Fashionable Philanthropy

Business Women of Loudoun Fashion Show Unleashes Creative Giving

Article by Melinda Gipson

Photography by Celeste Linthicum

Originally published in Leesburg Lifestyle

Every year, usually in the fall, the Business Women of Loudoun hold a fashion show for charity. This year’s beneficiary will be Loudoun Cares (see p. X). Because September is typically so busy, moving the event to May seemed like a good idea, until COVID-19 put everyone in lock-down making it unlikely to fill a room with people by mid-May. 

As they say, you can’t keep a good woman down. As we went to press, hopes remained high that the show will take place, if not this month soon after. Because, really, in times like these, we're stronger together. 

Paige Buscema, Eyetopia, 223 Loudoun St SE #3115, Leesburg

Paige's father-in-law Sal Buscema drew many superheroes for Marvel Comics, including the Incredible Hulk. So, it was natural that her shop, Eyetopia, both a licensed optician and trendy women’s boutique, would own the local franchise for selling Marvel movie eyewear made by Initium Eyewear.

Combine that with a recent request from Chamber President Tony Howard that Paige head up a committee on inclusion, and you can imagine what happened next. First, Tony was tapped as the fashion show’s first male model; he’ll be the one in the Tony Stark sunglasses. Then there’s Grace Skinner, an ebullient, 16-year-old with Down Syndrome. Grace is rocking her look as Wonder Woman. Next up will be a male and female Superman, followed by the piece de resistance: “Our drag queen will be the belle of the ball because she is going to come as She-Hulk. What’s more inclusive than green people?”

Paige is “just geeky enough” to appreciate that the Marvel universe’s X-Men movies explore “being cast-out of society – not accepted for who you are,” she explains. In her mind the Chamber’s motto “Be More. Together,” concerns more than just business, but rather “who we are as humans. I wanted the fashion show to speak to that and make sure we are embodying that at every turn,” she says. 

Sondra Falk Couture (

Sondra Falk has spent her career in couture, but began her own couture business in 2009, which became self-supporting in 2016. She rapidly developed a following of 40 regular customers and makes another 140 gowns during wedding season. Among the hallmarks of her work is that it fits superbly – literally as if it were made for you, because it was – out of luxury fabrics and textures that are finished by hand. Her gowns have been worn to embassies, by the mistress of ceremonies at last year’s fashion show, and even to the White House.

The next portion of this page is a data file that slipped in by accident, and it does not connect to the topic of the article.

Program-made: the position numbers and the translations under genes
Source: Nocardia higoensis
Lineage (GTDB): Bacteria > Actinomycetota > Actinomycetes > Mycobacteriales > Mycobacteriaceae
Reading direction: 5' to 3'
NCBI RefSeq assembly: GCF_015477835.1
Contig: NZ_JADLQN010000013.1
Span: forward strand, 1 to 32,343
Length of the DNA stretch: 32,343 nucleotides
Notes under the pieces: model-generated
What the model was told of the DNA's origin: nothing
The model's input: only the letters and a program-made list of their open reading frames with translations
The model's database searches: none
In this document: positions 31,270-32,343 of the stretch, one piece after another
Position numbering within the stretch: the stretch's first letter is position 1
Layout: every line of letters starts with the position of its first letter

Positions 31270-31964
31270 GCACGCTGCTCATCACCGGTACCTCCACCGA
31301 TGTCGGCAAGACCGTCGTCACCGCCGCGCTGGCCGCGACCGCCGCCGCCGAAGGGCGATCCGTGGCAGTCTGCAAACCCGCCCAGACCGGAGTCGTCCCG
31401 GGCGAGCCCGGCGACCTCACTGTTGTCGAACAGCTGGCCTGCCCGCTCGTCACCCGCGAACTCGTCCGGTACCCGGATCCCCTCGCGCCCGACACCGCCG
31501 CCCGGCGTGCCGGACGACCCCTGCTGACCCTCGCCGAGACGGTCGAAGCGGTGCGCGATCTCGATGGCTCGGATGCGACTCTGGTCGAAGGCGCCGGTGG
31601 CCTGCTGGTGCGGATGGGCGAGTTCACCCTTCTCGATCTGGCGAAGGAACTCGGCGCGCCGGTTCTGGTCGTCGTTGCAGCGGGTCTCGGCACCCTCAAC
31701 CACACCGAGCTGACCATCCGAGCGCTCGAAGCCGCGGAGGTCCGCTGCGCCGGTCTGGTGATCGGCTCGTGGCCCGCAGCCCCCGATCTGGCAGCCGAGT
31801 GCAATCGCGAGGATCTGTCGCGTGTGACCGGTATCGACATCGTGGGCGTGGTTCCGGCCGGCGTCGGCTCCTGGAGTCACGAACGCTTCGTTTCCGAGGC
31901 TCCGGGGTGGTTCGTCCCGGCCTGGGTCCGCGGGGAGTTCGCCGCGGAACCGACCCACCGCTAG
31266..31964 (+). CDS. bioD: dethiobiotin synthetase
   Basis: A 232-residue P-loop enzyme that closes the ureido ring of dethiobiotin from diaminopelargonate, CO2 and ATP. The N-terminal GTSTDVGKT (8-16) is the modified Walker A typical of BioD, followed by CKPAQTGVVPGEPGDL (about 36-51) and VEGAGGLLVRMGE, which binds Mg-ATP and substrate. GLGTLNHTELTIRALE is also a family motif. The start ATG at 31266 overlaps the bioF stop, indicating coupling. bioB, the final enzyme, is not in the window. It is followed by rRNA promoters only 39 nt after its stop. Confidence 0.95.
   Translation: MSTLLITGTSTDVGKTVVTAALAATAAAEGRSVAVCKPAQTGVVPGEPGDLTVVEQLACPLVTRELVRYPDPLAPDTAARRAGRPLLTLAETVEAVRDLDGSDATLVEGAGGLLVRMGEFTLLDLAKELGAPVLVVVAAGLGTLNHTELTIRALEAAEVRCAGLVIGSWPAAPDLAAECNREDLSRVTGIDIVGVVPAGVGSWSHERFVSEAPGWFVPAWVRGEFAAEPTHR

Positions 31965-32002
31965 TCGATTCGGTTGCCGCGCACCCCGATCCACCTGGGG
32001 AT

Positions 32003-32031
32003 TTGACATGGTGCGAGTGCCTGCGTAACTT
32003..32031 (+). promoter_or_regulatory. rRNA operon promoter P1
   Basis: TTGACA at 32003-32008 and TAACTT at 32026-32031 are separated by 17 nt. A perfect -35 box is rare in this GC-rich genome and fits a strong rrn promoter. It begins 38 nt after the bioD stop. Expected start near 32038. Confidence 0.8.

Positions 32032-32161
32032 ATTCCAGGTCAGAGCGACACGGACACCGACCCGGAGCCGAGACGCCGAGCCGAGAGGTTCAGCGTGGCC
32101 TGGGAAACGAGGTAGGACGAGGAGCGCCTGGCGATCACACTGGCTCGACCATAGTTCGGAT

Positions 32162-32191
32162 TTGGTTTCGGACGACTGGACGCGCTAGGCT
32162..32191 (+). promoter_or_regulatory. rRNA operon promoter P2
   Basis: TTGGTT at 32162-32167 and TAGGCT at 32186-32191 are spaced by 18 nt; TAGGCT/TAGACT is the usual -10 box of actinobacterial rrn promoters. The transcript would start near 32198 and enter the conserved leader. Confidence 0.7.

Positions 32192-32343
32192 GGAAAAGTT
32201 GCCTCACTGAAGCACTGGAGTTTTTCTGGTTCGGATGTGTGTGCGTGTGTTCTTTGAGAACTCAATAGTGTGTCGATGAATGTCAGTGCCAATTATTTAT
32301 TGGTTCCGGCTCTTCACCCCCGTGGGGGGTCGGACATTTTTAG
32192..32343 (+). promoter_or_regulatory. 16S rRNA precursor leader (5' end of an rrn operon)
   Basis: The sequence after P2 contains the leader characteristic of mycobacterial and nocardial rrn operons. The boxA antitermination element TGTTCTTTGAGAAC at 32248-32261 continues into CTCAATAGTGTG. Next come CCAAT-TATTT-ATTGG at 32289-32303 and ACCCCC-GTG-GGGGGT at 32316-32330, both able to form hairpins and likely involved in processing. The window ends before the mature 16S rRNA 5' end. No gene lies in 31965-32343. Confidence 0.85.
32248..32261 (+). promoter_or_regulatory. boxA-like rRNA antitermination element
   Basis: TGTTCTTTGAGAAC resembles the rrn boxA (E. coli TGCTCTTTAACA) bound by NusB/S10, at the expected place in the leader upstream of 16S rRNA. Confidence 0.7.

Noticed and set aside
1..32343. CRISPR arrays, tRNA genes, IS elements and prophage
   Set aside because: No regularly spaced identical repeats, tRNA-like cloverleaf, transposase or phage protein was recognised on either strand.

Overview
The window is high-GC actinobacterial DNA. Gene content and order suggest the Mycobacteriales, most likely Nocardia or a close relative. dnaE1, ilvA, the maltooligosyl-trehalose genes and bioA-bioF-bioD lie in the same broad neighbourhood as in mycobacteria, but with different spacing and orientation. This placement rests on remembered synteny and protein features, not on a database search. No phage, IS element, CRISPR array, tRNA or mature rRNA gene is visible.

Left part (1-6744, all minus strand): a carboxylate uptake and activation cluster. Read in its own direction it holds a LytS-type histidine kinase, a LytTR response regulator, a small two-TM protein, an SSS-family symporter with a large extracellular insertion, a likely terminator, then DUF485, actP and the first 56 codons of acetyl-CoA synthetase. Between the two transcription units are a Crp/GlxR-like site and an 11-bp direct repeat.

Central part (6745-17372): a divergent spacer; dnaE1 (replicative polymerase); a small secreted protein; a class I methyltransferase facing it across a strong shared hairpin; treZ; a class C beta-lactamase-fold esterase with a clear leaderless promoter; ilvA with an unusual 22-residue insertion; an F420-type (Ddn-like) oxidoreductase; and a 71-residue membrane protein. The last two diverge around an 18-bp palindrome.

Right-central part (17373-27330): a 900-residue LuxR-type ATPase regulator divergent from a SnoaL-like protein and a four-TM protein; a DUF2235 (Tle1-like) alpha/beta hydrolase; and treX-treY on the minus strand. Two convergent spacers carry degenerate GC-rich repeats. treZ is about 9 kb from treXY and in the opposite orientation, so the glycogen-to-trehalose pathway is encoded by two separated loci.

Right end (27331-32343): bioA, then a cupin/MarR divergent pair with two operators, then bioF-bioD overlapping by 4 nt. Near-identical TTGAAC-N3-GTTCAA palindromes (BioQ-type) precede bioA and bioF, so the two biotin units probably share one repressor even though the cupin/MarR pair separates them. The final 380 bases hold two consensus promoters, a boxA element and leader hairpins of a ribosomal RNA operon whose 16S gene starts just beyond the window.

Her mantra: “Designing is all about attitude and giving clients that awesome feeling in everything they wear. It’s not about how it looks as much as it’s about how it makes you feel.” As for her runway concept, “I’m a couture designer so it will be very high end; it will be cohesive and feature the use of a signature fabric.” Rest assured, her models will love every minute of it.

Melissa Franklin Studio and Boutique (

Melissa has sold her own line of pure, mineral-based makeup, with no parabens, phthalates or animal products, for seven years. She has since added a line of clothing that she describes as “a little BoHo” or “romantic with an edge, though never overdone.” She’s been building relationships as she builds women up at her studio in Purcellville. “Many of my clients have become friends,” she says, perhaps owing to the very personal care she takes to complete each of her clients’ personal “looks.”

She believes, “Each woman’s uniqueness is beautiful.” She says that while she’s not as a rule “trendy,” the season’s hot trend in makeup is blue, so she’ll be using different, vibrant shades of blue, while making sure the makeup helps her models look classic and fresh, with “just a pop of color moving into Spring.”

Christina Mellott, Student Designer

Christina, a senior at Freedom High School in South Riding, turned 18 about the time she learned that Virginia had closed its public schools for the year and that she likely wouldn’t have a graduation ceremony. For her, the fashion show will likely provide that affirming runway, where she can feature her favorite style of formal wear, a wedding dress and an “iridescent” dress illuminated to represent the lights of Paris at night in keeping with the show’s theme. She’s precocious, creative and daring, having crafted a dress for prom and a fellowship competition entirely out of duck tape. She’s been accepted to and plans to attend Radford University in the fall.

Rebekah Murray, Virginia Dare Dress Co. (

Rebekah Murray launched her online dress company about three years ago. She designs, sources fabric for, then works closely with seamstresses to manufacture her clothing line which is intended to provide timeless apparel for professional women. Like a true product of the e-commerce era, she produces two ines per year, but each is informed by comments from her customers as well as which styles sell best while allowing for new looks. That affords her a kind of “perennial catalog” that can be restocked with new colors and fabrics. “I try to focus on pieces that I can sell year-round and that people can wear year-round.” Think, “Kate Middleton out for a picnic,” she says in describing her look – “It’s feminine but not too formal.”

Giving is also part of her design. Rebekah has created the concept of “Solidarity Dresses,” where clients can nominate a deserving woman to receive the dress of their choice as a gift of the designer, “just to brighten their lives, and at no cost to the person who nominates them. It’s just an opportunity to help women and give people an opportunity to bless someone in in need.

Watch the Loudoun Chamber website for the BWOL 13-Annual Fashion Show for updates and come celebrate when it's safe to come out and play!

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